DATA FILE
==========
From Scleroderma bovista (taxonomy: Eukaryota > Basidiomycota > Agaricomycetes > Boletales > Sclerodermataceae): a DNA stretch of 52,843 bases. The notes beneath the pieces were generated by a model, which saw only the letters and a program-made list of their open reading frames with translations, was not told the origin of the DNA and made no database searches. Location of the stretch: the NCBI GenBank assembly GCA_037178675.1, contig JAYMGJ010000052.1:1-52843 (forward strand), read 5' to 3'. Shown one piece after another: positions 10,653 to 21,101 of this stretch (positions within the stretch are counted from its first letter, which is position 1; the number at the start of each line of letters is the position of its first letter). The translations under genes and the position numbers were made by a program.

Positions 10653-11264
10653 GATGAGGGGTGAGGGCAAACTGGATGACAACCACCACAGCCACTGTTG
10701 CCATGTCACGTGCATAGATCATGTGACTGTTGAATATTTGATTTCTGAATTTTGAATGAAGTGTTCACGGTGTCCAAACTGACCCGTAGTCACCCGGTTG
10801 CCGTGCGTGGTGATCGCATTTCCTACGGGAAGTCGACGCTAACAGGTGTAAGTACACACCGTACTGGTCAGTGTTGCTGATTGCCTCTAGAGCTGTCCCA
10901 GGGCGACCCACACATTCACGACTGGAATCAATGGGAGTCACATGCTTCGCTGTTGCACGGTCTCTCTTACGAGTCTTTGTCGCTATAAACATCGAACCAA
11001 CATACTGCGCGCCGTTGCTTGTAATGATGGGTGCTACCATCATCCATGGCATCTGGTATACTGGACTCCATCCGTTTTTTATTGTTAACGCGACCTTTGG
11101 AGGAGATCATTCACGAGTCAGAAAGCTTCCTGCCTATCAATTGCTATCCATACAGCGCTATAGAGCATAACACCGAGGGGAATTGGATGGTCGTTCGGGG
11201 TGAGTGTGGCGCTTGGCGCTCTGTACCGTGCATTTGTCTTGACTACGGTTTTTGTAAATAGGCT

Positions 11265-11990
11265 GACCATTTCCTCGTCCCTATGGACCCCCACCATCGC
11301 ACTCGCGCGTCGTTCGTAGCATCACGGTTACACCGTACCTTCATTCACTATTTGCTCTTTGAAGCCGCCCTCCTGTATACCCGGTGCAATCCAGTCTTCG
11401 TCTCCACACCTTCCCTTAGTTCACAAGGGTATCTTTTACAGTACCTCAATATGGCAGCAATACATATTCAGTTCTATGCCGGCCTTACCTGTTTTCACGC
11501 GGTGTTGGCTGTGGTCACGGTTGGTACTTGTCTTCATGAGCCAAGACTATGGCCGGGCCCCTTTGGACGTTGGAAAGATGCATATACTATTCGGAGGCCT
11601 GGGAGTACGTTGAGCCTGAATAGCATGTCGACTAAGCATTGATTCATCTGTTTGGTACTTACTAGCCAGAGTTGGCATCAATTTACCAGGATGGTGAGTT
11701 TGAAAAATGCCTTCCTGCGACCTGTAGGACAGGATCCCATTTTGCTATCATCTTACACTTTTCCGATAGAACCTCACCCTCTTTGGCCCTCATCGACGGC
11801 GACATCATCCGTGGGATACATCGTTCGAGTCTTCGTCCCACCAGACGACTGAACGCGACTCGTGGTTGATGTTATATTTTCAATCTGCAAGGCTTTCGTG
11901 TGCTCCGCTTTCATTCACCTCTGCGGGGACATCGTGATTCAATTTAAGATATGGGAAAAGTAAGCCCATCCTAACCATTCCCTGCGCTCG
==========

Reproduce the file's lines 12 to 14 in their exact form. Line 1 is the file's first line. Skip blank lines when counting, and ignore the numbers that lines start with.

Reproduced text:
11301 ACTCGCGCGTCGTTCGTAGCATCACGGTTACACCGTACCTTCATTCACTATTTGCTCTTTGAAGCCGCCCTCCTGTATACCCGGTGCAATCCAGTCTTCG
11401 TCTCCACACCTTCCCTTAGTTCACAAGGGTATCTTTTACAGTACCTCAATATGGCAGCAATACATATTCAGTTCTATGCCGGCCTTACCTGTTTTCACGC
11501 GGTGTTGGCTGTGGTCACGGTTGGTACTTGTCTTCATGAGCCAAGACTATGGCCGGGCCCCTTTGGACGTTGGAAAGATGCATATACTATTCGGAGGCCT